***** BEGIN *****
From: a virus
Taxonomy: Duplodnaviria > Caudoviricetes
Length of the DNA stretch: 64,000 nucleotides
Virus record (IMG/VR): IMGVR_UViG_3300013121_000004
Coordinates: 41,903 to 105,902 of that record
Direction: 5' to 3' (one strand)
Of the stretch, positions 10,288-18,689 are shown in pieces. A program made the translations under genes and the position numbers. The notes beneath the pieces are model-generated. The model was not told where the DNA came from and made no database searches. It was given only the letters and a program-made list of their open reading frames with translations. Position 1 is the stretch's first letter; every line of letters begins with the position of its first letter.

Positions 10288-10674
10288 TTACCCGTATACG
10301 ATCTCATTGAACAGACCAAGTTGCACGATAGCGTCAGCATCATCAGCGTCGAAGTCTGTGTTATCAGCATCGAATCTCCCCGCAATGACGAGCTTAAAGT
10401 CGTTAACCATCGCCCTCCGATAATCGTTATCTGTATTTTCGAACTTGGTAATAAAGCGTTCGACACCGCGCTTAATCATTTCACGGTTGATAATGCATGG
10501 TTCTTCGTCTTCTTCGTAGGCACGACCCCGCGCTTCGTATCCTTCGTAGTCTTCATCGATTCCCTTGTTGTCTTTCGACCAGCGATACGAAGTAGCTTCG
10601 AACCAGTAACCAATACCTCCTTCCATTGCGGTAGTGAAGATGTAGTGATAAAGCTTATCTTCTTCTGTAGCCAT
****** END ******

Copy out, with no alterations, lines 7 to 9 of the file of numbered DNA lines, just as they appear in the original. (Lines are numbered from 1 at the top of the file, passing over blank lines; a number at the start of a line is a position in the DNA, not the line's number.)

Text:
Of the stretch, positions 10,288-18,689 are shown in pieces. A program made the translations under genes and the position numbers. The notes beneath the pieces are model-generated. The model was not told where the DNA came from and made no database searches. It was given only the letters and a program-made list of their open reading frames with translations. Position 1 is the stretch's first letter; every line of letters begins with the position of its first letter.

Positions 10288-10674
10288 TTACCCGTATACG